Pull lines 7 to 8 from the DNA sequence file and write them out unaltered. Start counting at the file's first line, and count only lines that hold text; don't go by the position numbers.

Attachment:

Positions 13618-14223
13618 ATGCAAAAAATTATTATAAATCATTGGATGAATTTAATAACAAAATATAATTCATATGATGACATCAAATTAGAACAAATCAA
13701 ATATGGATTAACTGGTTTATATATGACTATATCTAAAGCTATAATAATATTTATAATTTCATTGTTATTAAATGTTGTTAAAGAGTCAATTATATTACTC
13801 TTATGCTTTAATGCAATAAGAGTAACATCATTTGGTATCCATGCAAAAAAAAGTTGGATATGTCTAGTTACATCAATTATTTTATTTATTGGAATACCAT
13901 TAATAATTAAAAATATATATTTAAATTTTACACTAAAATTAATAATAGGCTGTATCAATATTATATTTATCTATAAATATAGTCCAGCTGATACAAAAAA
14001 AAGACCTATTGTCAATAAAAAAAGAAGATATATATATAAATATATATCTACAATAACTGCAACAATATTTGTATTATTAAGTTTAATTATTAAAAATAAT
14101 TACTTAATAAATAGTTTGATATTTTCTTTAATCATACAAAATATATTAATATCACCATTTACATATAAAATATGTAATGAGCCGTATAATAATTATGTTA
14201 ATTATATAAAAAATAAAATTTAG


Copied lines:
14101 TACTTAATAAATAGTTTGATATTTTCTTTAATCATACAAAATATATTAATATCACCATTTACATATAAAATATGTAATGAGCCGTATAATAATTATGTTA
14201 ATTATATAAAAAATAAAATTTAG